Mongabay:  Do you see environmental markets as a way to encourage corporations become better stewards of the environment?

Michael Jenkins:  Yes. But I think it happens in a series of stages. We have seen a lot of corporate social responsibility which I think is ‘environmental light’ for the most part. In some cases we are moving to a second stage that is a deeper commitment where businesses are recognizing investing in natural resources that are important to them, like Coca-Cola recognizing the fundamental need of clean water to produce their drink products. That step can be a significant challenge because many times these ecosystem services like water have historically been free.

But what is also interesting to think about is once you have put a price on that service—whether it’s pure water or nitrogen that pollutes water, whether it’s clean air or carbon emissions—then that becomes a price that is embedded in their business model. And so if an energy company is thinking about building a coal-fired power plant—and right now the price of that the clean air is free—it has no bearing on that decision. But once it becomes carbon at $28 a ton, that becomes a significant part of your decision in what kind of a facility you are going to build and where. The price signal becomes even a more systemic driver of company behavior change.

Mongabay:  We are already seeing pressure from companies on governments on some of these issues—do you think this will increase?

Michael Jenkins:  Yes, this is completely counterintuitive probably to most of us – but I feel like in the last decade our best partner in catalyzing these markets has been the private sector. Governments—certainly our government—haven’t shown much leadership up until recently. It has been some high minded businesses, alongside a few intrepid NGOs, that have been driving this shift.

Mongabay:  Would you say you are optimistic about the outlook for forests and other ecosystems?

Michael Jenkins:  I would say yes, I am optimistic. Having worked in forestry issues for some thirty years it seems like we finally have a really significant hook where we might able to turn the tide in terms of forests and really change the game. That has not been the case in the past.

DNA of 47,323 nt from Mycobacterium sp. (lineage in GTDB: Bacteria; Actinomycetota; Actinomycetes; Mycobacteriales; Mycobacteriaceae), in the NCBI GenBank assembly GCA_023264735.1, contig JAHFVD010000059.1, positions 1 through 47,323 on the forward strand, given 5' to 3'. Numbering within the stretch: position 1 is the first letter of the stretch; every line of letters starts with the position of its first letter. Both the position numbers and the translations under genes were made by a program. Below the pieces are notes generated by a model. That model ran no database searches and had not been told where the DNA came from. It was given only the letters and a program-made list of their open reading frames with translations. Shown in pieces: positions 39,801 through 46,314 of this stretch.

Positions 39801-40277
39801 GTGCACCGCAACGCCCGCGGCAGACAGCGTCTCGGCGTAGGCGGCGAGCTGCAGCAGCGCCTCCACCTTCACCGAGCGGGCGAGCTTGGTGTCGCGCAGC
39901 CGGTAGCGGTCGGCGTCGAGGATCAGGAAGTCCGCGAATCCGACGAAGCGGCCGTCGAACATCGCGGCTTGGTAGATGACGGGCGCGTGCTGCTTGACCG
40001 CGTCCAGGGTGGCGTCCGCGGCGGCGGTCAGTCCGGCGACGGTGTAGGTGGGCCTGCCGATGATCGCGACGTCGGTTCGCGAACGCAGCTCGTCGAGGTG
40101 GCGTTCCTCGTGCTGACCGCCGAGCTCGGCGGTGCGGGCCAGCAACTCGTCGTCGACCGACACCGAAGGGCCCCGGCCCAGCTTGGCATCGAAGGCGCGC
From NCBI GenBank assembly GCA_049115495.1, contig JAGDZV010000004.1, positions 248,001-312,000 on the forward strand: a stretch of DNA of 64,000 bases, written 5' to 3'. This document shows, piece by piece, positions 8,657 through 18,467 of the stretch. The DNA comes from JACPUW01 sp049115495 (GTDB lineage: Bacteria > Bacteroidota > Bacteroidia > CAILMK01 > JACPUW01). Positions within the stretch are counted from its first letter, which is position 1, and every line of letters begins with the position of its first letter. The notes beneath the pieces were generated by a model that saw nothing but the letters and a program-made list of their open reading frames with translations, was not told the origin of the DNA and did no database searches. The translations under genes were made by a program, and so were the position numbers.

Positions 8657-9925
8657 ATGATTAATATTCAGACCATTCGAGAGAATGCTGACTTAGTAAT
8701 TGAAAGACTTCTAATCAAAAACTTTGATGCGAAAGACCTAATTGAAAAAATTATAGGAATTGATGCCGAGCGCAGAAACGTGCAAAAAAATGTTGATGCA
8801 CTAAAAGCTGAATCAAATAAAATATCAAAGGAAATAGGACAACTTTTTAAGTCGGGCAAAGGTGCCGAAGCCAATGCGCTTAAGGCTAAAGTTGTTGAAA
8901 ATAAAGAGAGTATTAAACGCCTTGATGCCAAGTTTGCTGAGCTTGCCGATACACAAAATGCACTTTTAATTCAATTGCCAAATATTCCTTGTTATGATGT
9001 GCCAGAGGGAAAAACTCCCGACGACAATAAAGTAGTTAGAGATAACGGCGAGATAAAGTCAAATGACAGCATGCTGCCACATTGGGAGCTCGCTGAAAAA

Mongabay:  What do you see as the biggest remaining obstacles to realizing that future?

Michael Jenkins:  I think there is not one but a range of obstacles that interact together. We have got to get the policies in place. Markets and market-like instruments cannot work in isolation. Market tools are part of an ecosystem that requires regulation, information, and capacity to succeed. For these markets to reach scale and have strong drivers behind them we need to have a regulatory environment that sets the scene.   Copenhagen not succeeding meant that the potential for carbon markets as a whole suffered a significant setback. Investments around carbon have been drying up and the price of carbon has been going down.

So you need good policies in place that can serve the regulatory framework in which markets can function. You need the ‘architecture’ in place so that the buyer gets what he paid for and that the payment actually goes to the producer of that service. You need to make sure that these developing policies and markets include channels through which resources can flow to smallholders. We need to break that traditional model of markets screwing the poor.

That is the work that we all need to do; creating a new type of marketplace that invests in maintaining and restoring our natural infrastructure, our rural communities, and rewards innovation and collaborators at all levels. The historic opportunity of this moment is that we are the builders.